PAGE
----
Untouchable, in a bubble, “it could never happen here”; these are the hallmarks of a downfall.

“It could never happen here,” was a sentiment I heard a lot in high school when I debated kids about the evils of deregulation. The mess we are in now harkens back to the Reagan administration ie. the 1980s. It’s time to rectify the dismantling of the economic protections put into place during the depression.

The reason we have the “worst recovery in history” is because too much economic power is concentrated in so few corporations and too few people. One company that creates, not only gains a monopoly capable of reaming consumers, it also becomes the sole provider. So if that company, say a bank, loses your money by way of crappy investments – well, in that case the Feds have to bail them out so they don’t go under. All their clients are protected by federal insurance so if banks act irresponsibly (which they’ve done many times now – but the first site of this was the onset of the Great Depression) then you still go to the bank and get your cash out. If our ancestors hadn’t had that terrifying experience and then demanded the government do something to protect consumers there would be no FDIC. If it didn’t exist the 2008 “Great Recession” would have been another “Great Depression.”

But take too much concentrated power in a media companies? You get companies that can dictate their corporate culture to a mass audience. Do it long enough, say it enough times and people start to believe – especially young people. That’s why the Nazis reached out to the young – why every cult reaches out to young people. They are very impressionable. It may take them a lifetime or generations to untangle a lie if they ever do.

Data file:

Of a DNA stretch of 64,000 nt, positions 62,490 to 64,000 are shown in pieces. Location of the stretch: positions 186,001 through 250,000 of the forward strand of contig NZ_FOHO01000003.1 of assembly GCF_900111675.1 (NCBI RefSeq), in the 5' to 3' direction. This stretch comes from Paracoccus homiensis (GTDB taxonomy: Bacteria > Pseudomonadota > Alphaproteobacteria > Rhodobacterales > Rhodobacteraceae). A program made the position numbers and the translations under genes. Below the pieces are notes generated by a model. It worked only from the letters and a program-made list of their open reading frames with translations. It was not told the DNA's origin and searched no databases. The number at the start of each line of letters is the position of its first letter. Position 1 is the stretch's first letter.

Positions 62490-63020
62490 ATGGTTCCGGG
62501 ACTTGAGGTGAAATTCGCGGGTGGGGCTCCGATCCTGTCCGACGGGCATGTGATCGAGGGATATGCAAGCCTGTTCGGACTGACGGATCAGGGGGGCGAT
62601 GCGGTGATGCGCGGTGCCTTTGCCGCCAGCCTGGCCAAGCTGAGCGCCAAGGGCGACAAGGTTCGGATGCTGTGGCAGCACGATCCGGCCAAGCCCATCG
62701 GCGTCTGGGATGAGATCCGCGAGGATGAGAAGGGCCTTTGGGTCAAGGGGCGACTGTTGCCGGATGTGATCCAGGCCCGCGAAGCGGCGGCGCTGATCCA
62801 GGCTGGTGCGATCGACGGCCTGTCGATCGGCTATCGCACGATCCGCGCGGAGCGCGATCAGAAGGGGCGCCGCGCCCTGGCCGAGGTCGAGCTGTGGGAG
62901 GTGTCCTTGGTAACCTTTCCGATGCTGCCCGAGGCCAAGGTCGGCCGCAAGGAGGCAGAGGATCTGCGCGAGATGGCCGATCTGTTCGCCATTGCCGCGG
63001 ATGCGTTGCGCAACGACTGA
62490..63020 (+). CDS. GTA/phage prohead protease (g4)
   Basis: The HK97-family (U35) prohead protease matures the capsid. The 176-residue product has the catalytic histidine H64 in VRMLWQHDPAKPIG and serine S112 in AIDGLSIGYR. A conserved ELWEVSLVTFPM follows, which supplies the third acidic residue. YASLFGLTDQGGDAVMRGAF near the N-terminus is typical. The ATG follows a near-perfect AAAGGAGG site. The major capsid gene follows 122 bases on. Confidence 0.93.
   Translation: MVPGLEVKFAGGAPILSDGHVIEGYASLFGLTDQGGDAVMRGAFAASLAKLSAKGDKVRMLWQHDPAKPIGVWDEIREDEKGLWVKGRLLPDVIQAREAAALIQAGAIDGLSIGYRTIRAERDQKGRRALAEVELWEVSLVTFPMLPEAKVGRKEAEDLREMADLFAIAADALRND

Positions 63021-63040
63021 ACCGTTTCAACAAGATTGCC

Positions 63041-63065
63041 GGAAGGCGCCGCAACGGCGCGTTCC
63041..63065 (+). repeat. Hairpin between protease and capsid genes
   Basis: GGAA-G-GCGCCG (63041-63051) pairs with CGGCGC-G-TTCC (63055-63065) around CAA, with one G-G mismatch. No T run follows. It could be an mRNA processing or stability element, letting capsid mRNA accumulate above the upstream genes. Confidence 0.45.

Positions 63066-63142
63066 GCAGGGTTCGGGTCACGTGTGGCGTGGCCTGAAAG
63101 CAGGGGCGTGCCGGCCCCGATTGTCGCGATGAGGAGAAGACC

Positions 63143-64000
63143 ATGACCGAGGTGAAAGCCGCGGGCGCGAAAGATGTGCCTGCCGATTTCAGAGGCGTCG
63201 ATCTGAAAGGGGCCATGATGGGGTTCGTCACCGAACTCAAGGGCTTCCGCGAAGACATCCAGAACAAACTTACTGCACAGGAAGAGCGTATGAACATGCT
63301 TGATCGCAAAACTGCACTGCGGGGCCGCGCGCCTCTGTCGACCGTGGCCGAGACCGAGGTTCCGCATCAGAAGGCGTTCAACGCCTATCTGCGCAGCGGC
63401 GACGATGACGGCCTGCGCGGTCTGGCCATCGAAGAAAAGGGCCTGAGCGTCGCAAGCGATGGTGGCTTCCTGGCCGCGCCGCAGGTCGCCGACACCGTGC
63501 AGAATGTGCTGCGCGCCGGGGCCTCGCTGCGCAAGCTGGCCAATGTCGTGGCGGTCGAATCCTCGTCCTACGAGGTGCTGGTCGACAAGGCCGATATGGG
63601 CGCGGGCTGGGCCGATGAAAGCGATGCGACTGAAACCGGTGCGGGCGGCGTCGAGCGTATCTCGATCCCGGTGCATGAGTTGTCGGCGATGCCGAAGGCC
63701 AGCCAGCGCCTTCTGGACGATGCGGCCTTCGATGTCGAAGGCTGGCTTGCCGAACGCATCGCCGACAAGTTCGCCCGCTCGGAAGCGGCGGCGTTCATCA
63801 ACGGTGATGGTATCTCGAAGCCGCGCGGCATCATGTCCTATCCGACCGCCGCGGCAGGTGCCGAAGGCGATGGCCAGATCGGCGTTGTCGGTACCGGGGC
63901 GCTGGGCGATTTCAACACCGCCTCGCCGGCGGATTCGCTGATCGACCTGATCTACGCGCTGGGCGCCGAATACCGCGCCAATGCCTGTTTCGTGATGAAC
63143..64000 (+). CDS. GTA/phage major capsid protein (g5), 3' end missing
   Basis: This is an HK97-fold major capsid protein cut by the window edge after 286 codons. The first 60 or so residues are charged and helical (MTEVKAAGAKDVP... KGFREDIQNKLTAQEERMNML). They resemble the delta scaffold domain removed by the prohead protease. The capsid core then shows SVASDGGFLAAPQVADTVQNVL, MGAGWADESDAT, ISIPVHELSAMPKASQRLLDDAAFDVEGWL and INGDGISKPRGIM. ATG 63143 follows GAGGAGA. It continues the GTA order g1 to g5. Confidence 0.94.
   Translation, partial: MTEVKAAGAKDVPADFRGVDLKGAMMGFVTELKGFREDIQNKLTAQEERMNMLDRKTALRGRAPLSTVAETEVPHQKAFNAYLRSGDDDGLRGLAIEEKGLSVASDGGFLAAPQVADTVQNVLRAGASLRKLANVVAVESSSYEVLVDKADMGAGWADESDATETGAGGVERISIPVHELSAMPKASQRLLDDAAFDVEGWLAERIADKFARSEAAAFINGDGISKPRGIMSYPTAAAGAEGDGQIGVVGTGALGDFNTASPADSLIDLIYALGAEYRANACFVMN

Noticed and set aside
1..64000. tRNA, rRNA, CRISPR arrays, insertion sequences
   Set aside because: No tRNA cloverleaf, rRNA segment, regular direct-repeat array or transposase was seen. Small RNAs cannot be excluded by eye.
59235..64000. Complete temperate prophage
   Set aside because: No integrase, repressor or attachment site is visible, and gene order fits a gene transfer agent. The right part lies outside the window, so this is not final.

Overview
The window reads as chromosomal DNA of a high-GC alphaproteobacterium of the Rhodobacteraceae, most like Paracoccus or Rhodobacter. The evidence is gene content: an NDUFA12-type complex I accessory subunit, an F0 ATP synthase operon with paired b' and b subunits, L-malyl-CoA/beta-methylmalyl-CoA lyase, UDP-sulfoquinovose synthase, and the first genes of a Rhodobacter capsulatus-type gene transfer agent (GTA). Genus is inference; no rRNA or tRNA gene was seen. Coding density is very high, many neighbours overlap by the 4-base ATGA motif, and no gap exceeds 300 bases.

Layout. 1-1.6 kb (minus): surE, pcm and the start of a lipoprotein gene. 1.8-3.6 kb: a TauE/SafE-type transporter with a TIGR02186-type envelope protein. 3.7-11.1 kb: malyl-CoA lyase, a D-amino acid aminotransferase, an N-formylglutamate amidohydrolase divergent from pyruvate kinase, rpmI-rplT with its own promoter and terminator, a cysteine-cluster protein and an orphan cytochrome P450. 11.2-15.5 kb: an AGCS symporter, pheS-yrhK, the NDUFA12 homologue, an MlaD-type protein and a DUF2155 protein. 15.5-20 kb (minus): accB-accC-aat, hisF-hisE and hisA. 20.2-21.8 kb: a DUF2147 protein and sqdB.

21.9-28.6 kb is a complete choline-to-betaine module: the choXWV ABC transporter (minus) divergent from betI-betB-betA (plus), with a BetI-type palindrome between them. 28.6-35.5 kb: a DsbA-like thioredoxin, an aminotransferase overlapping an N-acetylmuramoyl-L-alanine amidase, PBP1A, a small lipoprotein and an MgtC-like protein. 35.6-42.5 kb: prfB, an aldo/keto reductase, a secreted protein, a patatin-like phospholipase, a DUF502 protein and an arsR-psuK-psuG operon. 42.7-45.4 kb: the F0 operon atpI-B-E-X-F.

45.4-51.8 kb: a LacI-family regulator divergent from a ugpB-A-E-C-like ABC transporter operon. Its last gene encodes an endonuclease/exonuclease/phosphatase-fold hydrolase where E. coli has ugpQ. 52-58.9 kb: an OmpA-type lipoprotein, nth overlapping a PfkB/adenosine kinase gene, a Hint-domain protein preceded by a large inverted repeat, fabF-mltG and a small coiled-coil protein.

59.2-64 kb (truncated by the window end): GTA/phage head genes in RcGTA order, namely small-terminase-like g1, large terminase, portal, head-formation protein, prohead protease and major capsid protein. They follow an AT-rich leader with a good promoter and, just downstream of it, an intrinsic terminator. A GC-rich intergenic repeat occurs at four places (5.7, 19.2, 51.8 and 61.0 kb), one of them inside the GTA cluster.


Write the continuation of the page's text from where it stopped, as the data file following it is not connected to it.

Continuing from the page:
So back to my point about everything being free now. The 1990s business model appeared to be: America/Americans/Europeans poised to be innovators – developing new technologies for the internet age, and exporting culture – all things related to intellectual property – sort of like the head part of a body. The developing world would be the muscles and body – building and carrying out the production of these new products. Factories were moved to Asia – no one made a fuss, too many people were getting paper rich on bubbilicious tech stocks.

But inevitably reality set in. Not everyone is made to be a creator of intellectual property even if they were born on US soil and more importantly not everyone cares to create such content. Just like everyone isn’t a tightrope walker neither is everyone an inventor, writer, software engineer. This new economy appeared to favor the intellectual property side – if not that then what else? But as the digital age exploded, it became socially acceptable and easy to steal intellectual property. Providers in many cases went along with the theft because it seemed so uncool not to – for example when Radio Head put out a record and asked fans to, “just pay what you think it’s worth.” Record companies went the opposite direction trying to sue fans for downloads. Neither addressed the bigger issues at hand. If we are going to have an economy run on the engine of intellectual property then someone was going to have set guidelines to protect both producers of content and consumers, but no hero ever emerged, no answer ever came, only the small pittance of Apple doing the very first stage idea I had, ten years after the problem was completely out of control.